Rather than move on right away to the next pastoral initiative for the archdiocese in this series of columns, I have decided to reflect further on the initiative covered in my last column on the sacred liturgy. The sacred liturgy is the source and summit of the Christian life, so I think it needs some more attention.

So what are my real goals and hopes for the renewal of divine worship here in the Archdiocese of Portland? Put simply, it is to help us all achieve a more beautiful, reverent and prayerful experience of divine worship in the parishes of our local Church in western Oregon.

In 2003, the Holy See issued a new General Instruction to the Roman Missal (GIRM). This instruction, found at the beginning of the Roman Missal (the book used for the celebration of Mass), includes all the principles and guidelines for the proper celebration of the Mass according to the mind of the universal Church. Included in the GIRM are special adaptations for use here in the United States, approved by the U.S. bishops and confirmed by the Holy See.

The GIRM was incorporated in the new English translation of the Roman Missal, which we began using in Advent of the year 2010. It is this edition of the missal, including the 2003 GIRM, that directs us all on how to celebrate the Mass with the greatest attention, reverence and devotion. It is a great gift for our time. This is the missal which incorporates the liturgical reforms initiated by the Second Vatican Council. It is our roadmap to a proper celebration of the mysteries of our faith.

It is my sincere wish that we all take a new, refreshed and careful examination of the GIRM and the whole missal so that our divine worship can become ever more a reflection of the goodness, beauty and transcendence it deserves. This is to accomplish the twofold goal of the sacred liturgy, i.e., to give glory to God and to sanctify the people.

All of the initiatives under the heading of divine worship, which is part of our overall pastoral plan, will be guided by this re-appreciation of the sacred liturgy as contained in the official liturgical books currently in force for the Church. That is it, plain and simple.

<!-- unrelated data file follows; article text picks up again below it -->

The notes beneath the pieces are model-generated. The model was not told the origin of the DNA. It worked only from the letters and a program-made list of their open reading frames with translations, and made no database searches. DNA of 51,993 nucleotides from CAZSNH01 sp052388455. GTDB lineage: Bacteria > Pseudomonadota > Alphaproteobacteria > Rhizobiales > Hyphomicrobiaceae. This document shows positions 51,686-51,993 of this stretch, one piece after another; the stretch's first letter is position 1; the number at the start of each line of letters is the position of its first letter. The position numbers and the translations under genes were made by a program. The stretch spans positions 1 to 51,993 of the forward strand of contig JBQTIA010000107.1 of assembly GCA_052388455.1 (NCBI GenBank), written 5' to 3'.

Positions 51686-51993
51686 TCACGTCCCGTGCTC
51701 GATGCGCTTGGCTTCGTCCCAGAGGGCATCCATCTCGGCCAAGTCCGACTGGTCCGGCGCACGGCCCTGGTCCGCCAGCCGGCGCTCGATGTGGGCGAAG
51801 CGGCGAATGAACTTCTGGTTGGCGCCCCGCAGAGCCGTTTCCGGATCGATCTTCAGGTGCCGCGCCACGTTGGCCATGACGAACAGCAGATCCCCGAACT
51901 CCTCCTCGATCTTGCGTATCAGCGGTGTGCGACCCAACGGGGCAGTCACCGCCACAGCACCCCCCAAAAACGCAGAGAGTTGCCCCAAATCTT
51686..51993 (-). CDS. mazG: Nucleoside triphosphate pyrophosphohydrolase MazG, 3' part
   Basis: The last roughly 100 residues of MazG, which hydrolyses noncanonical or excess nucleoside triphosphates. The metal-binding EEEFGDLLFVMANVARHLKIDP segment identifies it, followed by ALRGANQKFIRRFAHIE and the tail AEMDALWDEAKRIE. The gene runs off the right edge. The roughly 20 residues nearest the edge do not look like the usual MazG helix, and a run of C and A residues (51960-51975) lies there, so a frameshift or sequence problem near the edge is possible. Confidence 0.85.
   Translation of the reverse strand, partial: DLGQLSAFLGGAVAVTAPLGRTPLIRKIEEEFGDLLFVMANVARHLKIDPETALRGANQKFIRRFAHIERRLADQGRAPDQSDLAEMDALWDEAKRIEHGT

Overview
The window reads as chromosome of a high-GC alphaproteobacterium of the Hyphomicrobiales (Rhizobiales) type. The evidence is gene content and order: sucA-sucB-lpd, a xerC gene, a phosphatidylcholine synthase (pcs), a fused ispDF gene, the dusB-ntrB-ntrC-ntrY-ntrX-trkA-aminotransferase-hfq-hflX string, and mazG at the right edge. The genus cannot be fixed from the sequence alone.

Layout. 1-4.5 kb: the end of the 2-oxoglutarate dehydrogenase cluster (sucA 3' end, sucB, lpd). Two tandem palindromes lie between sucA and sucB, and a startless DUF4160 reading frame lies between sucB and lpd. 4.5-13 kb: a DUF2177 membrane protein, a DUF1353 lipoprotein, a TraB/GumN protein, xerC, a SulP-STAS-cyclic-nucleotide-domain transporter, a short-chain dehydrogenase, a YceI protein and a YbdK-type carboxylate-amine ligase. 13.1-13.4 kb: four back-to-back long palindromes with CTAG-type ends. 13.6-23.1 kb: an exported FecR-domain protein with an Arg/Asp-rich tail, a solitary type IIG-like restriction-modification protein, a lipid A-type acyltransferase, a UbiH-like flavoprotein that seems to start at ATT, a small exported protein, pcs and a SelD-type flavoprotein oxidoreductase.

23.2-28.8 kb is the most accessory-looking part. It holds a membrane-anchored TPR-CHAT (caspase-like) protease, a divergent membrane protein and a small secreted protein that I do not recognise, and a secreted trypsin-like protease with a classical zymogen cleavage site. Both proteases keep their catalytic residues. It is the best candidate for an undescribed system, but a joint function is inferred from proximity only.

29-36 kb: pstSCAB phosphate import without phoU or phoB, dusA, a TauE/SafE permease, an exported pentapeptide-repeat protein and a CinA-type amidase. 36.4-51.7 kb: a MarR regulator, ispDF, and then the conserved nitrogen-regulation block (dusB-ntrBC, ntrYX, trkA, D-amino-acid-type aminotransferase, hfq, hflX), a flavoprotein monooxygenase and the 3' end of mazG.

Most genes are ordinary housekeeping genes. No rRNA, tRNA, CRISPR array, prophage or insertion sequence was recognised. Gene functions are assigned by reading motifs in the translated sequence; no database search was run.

Thanks be to God, we have “rebooted” our own archdiocesan Office of Divine Worship, with a new director of divine worship. He is Msgr. Gerard O’Connor, a priest on loan to us through the generosity of the Diocese of Fall River, Massachusetts. Msgr. O’Connor holds a doctorate in sacred liturgy from the Pontifical Institute of Sacred Liturgy, which is part of the great Benedictine foundation at Sant’Anselmo in Rome. He also has many years of pastoral experience as a pastor of a large and thriving parish. We are blessed to have him among us in this great effort at liturgical renewal.

In the coming months, Msgr. O’Connor and the Office of Divine Worship will be rolling out various initiatives to help our clergy, lay ecclesial liturgical ministers and the faithful of the archdiocese come to a deeper appreciation for the liturgy of the Church. The focus will be on the new GIRM and missal as described above.

The efforts also will be directed to education and formation so that we all have a better appreciation and understanding of what the Mass is, how we celebrate it, and why we do what we do when gathered for divine worship.

For any who are concerned that the attempt will be to roll back the reforms contained in the current liturgical books, nothing could be further from the truth. We do have a lot to learn from our liturgical tradition so that our renewal is in continuity with the past, but the liturgical books currently in force are what we will focus on and what will guide us.

I am personally excited about this renewal in our common worship, and I look forward to a meaningful revitalization of the sacred liturgy for us all.